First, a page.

“TV Medical Advice: Believe It or Not ? “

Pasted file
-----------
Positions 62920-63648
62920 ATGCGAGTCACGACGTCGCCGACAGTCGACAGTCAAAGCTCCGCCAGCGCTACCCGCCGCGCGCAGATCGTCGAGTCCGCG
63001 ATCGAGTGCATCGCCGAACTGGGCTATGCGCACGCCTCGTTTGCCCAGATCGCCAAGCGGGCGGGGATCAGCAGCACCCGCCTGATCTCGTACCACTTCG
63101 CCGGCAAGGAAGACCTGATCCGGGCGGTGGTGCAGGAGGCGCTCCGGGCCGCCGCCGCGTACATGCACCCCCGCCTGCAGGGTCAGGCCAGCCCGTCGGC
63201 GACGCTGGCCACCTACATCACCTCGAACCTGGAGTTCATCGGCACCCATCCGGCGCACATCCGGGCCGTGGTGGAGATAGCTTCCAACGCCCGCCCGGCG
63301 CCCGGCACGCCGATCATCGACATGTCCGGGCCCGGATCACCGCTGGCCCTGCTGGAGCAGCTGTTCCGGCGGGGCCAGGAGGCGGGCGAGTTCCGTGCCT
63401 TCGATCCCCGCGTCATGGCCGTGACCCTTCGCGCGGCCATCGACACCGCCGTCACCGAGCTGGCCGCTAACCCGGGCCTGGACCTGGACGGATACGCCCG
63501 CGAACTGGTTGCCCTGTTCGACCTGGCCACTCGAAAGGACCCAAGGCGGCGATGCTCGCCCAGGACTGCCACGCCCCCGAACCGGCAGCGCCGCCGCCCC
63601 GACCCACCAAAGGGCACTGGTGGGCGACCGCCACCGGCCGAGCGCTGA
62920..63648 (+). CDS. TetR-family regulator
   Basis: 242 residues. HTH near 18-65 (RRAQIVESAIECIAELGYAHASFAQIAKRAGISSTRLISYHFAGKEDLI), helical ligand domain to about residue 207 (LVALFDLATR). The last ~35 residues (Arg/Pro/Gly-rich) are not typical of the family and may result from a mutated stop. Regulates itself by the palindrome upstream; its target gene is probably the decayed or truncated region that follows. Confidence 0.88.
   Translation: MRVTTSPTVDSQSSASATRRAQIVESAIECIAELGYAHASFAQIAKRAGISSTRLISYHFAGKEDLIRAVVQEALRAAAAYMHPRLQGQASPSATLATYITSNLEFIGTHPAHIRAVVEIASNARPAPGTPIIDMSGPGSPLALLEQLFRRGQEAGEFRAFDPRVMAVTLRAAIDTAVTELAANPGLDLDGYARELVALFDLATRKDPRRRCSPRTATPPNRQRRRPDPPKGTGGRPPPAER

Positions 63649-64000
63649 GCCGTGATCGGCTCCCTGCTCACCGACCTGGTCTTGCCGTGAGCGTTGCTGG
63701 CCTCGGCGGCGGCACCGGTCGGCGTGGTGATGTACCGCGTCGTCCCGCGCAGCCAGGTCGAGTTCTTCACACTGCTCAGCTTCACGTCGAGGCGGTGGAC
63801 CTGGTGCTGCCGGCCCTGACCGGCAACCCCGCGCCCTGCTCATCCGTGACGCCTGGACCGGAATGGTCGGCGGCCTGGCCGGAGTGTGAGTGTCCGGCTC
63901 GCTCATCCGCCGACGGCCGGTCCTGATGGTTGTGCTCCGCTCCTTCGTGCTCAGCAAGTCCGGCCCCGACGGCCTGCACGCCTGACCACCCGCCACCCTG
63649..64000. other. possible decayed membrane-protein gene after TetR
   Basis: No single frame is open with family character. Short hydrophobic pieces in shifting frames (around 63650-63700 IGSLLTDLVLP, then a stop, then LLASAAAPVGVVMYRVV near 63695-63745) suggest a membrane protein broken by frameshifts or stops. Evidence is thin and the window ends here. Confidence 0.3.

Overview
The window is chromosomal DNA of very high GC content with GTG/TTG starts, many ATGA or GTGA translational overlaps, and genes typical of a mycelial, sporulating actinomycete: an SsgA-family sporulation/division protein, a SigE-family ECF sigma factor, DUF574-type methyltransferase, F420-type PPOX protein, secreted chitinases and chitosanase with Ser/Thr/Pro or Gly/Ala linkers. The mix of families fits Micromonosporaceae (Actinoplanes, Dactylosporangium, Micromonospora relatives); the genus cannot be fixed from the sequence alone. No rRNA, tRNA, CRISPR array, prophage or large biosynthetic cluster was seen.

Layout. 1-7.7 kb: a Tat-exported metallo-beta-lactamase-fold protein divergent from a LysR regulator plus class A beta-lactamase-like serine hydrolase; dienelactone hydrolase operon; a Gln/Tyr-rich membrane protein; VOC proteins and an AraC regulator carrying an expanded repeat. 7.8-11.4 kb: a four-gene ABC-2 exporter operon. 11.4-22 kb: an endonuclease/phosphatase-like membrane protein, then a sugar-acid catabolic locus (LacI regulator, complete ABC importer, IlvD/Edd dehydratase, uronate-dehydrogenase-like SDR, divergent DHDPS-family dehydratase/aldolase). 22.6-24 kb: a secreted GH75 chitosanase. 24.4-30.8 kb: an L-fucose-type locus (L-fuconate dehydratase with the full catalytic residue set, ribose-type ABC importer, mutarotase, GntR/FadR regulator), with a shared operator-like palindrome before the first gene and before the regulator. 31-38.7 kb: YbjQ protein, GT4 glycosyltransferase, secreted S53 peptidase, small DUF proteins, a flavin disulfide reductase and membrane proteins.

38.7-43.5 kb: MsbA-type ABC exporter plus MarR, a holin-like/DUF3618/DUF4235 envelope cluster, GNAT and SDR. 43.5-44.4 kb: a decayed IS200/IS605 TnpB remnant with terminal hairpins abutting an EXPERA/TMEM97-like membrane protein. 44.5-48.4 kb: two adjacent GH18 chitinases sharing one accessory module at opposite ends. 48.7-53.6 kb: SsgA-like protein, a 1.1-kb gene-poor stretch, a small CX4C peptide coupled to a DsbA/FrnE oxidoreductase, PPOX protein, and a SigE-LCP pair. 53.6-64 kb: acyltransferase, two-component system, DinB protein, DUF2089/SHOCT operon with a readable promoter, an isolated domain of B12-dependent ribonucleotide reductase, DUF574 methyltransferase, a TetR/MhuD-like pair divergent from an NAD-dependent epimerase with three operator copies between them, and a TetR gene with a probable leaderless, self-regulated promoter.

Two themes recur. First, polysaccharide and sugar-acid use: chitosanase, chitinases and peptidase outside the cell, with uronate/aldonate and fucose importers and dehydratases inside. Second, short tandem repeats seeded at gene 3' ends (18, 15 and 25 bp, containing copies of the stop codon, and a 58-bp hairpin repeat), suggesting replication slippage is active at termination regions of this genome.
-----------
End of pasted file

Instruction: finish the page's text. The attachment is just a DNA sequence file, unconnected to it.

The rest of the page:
According to a Canadian media study published online in the British Medical Journal, patients should be skeptical about claims and recommendations made on mainstream television medical talk shows. I agree. Investigators frequently found that specific details on the magnitude of benefit or harm and the cost and inconvenience of following recommendations were lacking, and evidence supporting them was contradictory or absent. Thus, viewers had little basis for informed decision making. The study, led by Dr. Christina Korownyk, randomly recorded 40 episodes each of the widely watched programs The Dr. Oz Show and The Doctors from early January 2013 to early May 2013 and assessed all recommendations made on both shows. In 2012 to 2013, each attracted 2 to 3 million daily viewers, typically featured a host or hosts and guests discussing one to five health topics per episode and making an average of 11 or 12 recommendations to consumers, some of which were stronger than others.